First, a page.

By Vincent Hanlon

Vincent Hanlon studies mutations in spruce trees (supposedly) but actually spends most of his time swatting flies and tripping over things in the field. Being generally totally clueless about most subjects, sometimes he writes something just to learn a bit.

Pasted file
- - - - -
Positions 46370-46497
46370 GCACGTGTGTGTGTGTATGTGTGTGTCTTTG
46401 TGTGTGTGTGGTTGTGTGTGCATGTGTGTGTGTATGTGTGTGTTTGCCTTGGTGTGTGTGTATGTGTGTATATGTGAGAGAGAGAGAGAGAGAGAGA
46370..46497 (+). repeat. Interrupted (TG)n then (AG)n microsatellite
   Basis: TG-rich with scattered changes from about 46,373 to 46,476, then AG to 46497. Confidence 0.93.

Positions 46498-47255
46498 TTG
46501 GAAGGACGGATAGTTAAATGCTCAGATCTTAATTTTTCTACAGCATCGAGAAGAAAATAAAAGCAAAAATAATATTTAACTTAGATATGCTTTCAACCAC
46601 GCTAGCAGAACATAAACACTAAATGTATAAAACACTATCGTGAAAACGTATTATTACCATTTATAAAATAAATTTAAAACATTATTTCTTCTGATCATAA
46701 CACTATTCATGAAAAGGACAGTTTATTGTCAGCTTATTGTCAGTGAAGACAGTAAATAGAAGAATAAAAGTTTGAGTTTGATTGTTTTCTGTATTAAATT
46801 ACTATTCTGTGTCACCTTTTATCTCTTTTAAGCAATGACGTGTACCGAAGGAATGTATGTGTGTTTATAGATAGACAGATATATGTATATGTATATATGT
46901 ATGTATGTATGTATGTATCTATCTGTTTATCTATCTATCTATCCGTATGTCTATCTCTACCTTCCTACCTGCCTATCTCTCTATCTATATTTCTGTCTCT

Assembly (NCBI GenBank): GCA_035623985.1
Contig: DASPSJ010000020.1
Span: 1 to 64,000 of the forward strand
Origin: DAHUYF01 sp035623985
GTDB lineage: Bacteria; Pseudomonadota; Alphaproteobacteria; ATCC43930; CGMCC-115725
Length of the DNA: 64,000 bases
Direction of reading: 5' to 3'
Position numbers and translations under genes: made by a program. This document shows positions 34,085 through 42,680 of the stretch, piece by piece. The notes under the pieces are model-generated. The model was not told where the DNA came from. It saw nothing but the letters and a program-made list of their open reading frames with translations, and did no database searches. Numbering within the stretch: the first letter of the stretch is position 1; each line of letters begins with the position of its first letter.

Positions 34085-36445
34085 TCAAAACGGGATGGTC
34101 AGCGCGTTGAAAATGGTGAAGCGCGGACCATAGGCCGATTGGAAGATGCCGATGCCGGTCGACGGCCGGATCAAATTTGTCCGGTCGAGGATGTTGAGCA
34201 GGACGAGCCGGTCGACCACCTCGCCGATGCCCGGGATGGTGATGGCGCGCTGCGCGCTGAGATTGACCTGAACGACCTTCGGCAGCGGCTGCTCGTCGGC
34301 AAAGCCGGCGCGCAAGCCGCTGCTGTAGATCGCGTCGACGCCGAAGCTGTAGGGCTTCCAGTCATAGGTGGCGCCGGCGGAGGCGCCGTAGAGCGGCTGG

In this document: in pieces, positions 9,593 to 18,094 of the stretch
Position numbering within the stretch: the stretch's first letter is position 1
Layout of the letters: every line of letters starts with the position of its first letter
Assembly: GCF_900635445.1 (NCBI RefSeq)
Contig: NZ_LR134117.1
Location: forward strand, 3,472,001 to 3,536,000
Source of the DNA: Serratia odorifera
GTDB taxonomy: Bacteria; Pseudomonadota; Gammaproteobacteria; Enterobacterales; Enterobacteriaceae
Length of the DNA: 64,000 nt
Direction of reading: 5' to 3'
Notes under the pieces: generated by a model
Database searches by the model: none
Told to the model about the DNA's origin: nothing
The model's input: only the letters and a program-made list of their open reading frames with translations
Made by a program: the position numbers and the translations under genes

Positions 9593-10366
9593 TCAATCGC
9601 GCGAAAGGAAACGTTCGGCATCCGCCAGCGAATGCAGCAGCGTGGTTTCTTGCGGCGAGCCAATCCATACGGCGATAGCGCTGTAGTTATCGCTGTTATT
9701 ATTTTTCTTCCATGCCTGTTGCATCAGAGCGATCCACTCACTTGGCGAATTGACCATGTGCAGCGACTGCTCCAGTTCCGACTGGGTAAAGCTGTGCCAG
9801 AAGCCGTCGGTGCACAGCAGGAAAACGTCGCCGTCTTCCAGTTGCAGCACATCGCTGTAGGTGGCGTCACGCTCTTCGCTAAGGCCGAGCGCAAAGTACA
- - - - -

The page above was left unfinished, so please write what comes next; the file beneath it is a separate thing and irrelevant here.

Introduction It’s a mysterious substance with a mysterious past: intrigue and imprisonment followed the first suggestion of its existence, and a lifetime of labour could not discover its identity. Mikhail Khristoforovich Chailakhyan, a biologist in the USSR during Stalin’s reign, argued in 1936 that there must be a hormone – called florigen – that causes plants to produce flowers. Florigen, and the evidence for its existence that Chailakhyan amassed, was an exciting contribution to the era’s understanding of plant development and attracted considerable scientific attention. What is surprising is that florigen was also a politically radical notion. Chailakhyan’s idea was…